The dissent next addressed the defendant’s motion for the use of feminine pronouns, taking issue with the court’s approach.51×51. Id. at 259–61. On the majority’s interpretation, this motion had aimed to compel the district court and the government’s attorneys to use the defendant’s preferred pronouns.52×52. Id. at 259. By contrast, the dissent read the motion more narrowly.53×53. See id. at 259–60. On the dissent’s reading, this motion, filed in the court of appeals, requested only that the panel itself use the defendant’s preferred pronouns.54×54. Id. If he had found it necessary to use pronouns in deciding the appeal, Judge Dennis would have granted the sought-after relief: he would have used feminine pronouns in reference to the defendant “though no law compels granting or denying such a request.”55×55. Id. at 260.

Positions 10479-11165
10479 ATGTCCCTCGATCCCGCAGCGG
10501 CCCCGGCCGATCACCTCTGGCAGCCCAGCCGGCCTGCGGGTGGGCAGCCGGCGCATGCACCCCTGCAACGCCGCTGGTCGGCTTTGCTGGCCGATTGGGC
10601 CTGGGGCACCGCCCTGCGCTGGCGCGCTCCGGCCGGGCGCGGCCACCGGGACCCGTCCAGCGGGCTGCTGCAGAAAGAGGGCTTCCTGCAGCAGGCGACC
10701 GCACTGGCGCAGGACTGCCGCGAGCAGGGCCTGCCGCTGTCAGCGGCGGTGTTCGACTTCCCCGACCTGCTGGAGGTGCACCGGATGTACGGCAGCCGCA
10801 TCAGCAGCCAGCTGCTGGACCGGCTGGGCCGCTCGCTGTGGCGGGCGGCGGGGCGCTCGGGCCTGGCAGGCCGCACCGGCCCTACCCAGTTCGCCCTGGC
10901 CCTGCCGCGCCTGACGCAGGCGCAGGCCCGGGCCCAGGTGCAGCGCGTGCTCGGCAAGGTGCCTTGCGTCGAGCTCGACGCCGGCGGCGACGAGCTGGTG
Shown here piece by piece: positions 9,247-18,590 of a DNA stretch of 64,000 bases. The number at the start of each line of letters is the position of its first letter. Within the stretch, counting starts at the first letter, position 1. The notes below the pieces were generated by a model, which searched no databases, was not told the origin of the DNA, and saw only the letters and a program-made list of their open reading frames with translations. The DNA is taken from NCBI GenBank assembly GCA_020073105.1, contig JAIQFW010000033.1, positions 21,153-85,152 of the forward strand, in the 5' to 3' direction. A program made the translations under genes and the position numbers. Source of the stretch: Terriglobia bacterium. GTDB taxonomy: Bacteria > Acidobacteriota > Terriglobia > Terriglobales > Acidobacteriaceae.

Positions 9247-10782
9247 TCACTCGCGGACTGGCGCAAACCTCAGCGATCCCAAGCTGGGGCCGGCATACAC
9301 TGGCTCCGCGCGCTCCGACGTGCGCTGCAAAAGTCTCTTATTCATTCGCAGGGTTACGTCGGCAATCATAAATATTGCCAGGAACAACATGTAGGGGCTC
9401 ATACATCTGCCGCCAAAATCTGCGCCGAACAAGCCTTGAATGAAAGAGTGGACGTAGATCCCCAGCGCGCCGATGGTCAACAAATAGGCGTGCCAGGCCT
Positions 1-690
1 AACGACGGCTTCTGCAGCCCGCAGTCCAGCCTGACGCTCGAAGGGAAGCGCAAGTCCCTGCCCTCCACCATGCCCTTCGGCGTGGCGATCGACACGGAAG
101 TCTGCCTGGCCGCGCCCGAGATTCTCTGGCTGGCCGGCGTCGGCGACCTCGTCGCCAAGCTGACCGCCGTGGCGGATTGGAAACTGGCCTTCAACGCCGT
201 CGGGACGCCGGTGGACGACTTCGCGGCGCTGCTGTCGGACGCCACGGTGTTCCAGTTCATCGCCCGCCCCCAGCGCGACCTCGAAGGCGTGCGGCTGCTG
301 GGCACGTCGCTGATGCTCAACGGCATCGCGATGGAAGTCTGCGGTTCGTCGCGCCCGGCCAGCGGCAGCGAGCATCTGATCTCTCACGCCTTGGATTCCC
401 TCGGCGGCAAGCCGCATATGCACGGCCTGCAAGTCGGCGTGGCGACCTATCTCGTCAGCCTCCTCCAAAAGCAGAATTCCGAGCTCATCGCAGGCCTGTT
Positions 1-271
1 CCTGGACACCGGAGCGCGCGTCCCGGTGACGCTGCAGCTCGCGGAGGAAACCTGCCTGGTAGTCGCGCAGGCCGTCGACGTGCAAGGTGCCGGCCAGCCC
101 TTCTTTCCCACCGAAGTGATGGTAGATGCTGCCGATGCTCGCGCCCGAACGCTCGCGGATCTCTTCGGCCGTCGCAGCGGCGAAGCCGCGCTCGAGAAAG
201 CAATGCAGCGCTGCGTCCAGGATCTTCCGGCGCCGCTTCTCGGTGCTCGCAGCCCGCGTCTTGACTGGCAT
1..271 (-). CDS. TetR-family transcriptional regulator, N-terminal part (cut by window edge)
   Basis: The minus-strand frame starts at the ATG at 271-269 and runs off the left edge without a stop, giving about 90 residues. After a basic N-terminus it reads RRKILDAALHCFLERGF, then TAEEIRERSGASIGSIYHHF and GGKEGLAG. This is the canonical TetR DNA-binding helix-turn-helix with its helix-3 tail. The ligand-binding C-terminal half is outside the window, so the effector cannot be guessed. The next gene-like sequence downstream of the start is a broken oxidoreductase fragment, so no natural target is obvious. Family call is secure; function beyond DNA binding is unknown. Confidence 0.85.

The Varner court based its holding in part on statutory silence: courts have no authority to compel the use of preferred pronouns because no federal statute gives them that authority. Varner did not explicitly invoke the canon of constitutional avoidance, but constitutional avoidance can help explain Varner’s holding. By ruling out any statutory basis for compelling preferred pronoun use, even without comprehensive statutory analysis, Varner averted potential First Amendment problems. Many people object to referring to others by preferred, rather than biological, pronouns — an objection that can stem from religious56×56. See, e.g., Iliana Magra, He Opposed Using Transgender Clients’ Pronouns. It Became a Legal Battle., N.Y. Times (Oct. 3, 2019), https://www.nytimes.com/2019/10/03/world/europe/christian-transgender-uk.html [https://perma.cc/L8SY-NMBR] (“Dr. Mackereth . . . said that as a Christian he could not ‘use pronouns in that way in good conscience.’”). or nonreligious57×57. See, e.g., Zack Beauchamp, Jordan Peterson, the Obscure Canadian Psychologist Turned Right-Wing Celebrity, Explained, Vox (May 21, 2018, 9:59 AM), https://www.vox.com/world/2018/3/26/17144166/jordan-peterson-12-rules-for-life [https://perma.cc/7A7D-HA3M] (“[Peterson] said he would refuse to refer to transgender students by their preferred pronouns; separating gender and biological sex was, in his view, ‘radically politically correct thinking.’”). concerns. Thus, requiring a litigant to use another party’s preferred pronouns could raise free exercise and compelled speech problems — problems that Varner’s holding avoids.